Wayne’s First Baptist Church, part 5 – opposition to slavery

The Church Covenant o the Radnor Baptist Church, written in February, 1841, shows members of that denomination to have been not only a deeply religious group of people, but very strict in their mode of life. The Sabbath Day was to be observed as much as possible in holy worship by “avoiding all unnecessary work or visits”, or the “reading of political and wordly newspapers” or “engaging in casual conversation”.

And equally clear is the church rule of temperance which states, “We also agree that we will not use intoxicating drink ourselves, nor traffic in them as a beverage . . . We will not provide hem as an article of entertainment or for persons in our employment and in all suitable ways we will discountenance their use throughout the community”.

A few months later in a letter written to the brethren of the Central Union Association the members of the Radnor Baptist Church amplify their stand on temperance in the paragraph stating that, “We believe that the cause of Temperance is the Cause of God, and that we are called upon by the interests of Zion and the well-being of Society to take a decided stand, and exclude from our pulpit and communion those who traffic in intoxicating drink, or who by their practice and conduct sanction the evil of intemperance.”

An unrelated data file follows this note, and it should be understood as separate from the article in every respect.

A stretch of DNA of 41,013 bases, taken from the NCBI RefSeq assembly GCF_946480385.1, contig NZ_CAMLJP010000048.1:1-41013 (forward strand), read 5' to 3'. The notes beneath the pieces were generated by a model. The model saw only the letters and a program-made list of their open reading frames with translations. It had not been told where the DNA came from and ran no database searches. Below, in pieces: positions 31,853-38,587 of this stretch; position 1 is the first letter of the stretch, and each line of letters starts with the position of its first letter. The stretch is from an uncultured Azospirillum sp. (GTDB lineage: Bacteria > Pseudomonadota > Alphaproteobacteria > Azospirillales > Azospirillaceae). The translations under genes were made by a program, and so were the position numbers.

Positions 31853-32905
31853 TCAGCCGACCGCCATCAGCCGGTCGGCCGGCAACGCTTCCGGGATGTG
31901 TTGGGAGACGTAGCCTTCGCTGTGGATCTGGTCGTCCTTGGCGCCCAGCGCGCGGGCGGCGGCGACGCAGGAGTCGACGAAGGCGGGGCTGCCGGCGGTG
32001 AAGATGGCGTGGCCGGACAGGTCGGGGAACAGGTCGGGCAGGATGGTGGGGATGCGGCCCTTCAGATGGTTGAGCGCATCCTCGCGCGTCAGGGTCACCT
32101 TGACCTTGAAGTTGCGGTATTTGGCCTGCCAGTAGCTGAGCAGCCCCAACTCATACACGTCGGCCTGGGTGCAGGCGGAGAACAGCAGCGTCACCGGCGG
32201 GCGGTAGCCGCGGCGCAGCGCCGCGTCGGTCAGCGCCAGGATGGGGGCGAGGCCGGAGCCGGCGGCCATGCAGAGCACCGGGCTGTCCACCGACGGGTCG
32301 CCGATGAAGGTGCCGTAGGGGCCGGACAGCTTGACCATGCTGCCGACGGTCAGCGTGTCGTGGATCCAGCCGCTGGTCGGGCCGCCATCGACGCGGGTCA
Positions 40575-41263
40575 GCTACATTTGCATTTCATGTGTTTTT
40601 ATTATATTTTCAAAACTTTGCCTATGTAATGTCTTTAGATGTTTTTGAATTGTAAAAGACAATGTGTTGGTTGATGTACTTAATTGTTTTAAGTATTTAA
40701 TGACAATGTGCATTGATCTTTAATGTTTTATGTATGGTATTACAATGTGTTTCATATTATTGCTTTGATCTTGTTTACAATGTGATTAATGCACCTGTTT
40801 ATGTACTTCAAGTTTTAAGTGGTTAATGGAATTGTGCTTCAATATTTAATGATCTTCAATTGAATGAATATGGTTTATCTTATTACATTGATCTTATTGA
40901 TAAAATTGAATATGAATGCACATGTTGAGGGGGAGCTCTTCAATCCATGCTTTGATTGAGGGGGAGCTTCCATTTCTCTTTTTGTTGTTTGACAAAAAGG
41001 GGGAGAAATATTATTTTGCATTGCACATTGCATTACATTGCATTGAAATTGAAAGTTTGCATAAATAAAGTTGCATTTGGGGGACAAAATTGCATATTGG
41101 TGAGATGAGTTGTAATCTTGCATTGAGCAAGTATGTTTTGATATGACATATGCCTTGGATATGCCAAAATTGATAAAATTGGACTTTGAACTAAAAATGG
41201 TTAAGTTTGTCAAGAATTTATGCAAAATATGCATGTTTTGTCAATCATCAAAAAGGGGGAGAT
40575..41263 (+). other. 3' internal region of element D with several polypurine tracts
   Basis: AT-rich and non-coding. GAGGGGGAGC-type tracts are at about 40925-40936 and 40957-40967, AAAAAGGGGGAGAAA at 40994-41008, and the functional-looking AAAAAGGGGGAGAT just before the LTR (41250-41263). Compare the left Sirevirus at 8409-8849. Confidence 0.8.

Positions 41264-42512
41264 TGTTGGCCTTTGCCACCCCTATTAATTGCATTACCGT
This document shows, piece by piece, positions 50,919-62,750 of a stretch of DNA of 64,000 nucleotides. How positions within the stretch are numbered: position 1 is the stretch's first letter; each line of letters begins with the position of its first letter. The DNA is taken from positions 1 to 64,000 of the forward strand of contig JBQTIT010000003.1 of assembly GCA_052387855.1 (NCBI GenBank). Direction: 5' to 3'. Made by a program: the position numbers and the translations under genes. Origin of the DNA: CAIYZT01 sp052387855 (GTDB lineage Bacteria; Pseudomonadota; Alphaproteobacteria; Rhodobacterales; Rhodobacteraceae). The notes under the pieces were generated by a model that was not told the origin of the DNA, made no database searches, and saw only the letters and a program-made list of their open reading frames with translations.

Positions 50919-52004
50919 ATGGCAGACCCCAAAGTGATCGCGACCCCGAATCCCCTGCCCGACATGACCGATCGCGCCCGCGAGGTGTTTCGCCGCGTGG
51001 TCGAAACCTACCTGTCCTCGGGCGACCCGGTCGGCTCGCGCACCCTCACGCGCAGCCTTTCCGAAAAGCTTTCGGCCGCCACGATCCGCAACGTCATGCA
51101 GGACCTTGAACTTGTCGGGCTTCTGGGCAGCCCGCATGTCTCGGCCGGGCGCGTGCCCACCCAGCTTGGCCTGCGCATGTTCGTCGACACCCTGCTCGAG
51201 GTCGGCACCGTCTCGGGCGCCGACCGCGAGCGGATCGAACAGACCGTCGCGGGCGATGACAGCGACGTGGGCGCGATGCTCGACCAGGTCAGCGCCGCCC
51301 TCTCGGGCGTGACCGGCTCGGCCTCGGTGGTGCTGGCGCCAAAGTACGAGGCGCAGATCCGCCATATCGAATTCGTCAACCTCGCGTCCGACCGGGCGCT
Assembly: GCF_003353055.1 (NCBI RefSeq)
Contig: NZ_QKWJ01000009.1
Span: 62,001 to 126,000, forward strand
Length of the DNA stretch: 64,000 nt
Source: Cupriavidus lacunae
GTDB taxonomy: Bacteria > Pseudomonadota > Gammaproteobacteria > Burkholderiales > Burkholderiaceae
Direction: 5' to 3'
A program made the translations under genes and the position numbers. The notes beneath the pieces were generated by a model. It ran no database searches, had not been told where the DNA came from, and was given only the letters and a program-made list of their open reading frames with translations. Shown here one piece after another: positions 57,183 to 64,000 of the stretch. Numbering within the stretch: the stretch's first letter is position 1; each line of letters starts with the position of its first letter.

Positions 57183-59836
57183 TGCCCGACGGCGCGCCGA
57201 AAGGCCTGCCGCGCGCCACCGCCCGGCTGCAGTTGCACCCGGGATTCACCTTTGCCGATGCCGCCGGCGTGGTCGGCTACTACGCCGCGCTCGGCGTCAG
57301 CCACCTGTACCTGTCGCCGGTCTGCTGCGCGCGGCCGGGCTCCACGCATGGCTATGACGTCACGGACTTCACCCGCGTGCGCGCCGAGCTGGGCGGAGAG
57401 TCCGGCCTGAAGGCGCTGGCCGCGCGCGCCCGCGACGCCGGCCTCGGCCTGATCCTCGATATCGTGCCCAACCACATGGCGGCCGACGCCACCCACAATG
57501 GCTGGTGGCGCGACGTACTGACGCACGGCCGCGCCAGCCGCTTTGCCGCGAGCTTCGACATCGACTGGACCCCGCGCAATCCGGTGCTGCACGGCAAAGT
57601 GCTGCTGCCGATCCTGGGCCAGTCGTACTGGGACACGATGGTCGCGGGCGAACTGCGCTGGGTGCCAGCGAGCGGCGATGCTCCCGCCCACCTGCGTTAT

Provision is even made in the Church Covenant for the peaceful settlement of personal disputes in the paragraph that states, “We agree that if at any time a case of difference arises between any of us in our secular concerns which we cannot settle ourselves we will refer the matter in dispute to a committee chosen from among ourselves.”

Although there seems to have been some difference of opinion on the moral aspects of slavery among members of the Great Valley Church before certain of them left to establish the new church in Radnor Township, there was unanimity in the latter congregation. In their covenant they go on record as stating that “we believe that to hold and traffic in human beings are moral evils and opposed to the spread of the Gospel.”

Later in the Church’s letter to the Central Union Association, the members further amplify their stand in the matter by stating that the practice of slave holding is “Directly at war with the precepts of the New Testament which commands us to love our neighbor as ourself, and to do unto others as we should that they should do to us . . . therefore we cannot feel free to receive to our communion as a Christian or Christian minister a slave-holder or an apologist for the systems of iniquity”.

This matter was evidently one of deep concern to the church for some months after this letter was written a lengthy preamble and resolution couched in no uncertain terms were presented by Brother Hobart, minister of the church, and adopted by the congregation. Because slavery permits every crime known to the laws of God and man, and sanctions the most enormous outrages upon virtue, humanity and religion, that have ever marked the region of tyranny or the dark spirit of religious persecution” certain resolutions were adopted. Among them was one stating that the Radnor Church could not recognize as “a gospel Church” any that numbered slave holders in its membership. Another was that the church deny membership or communion to those known to be slave-holders “either in theory or in practice”. And almost needless to say “no minister known to be guilty of the sin of slaveholding” was to be permitted in the pulpit.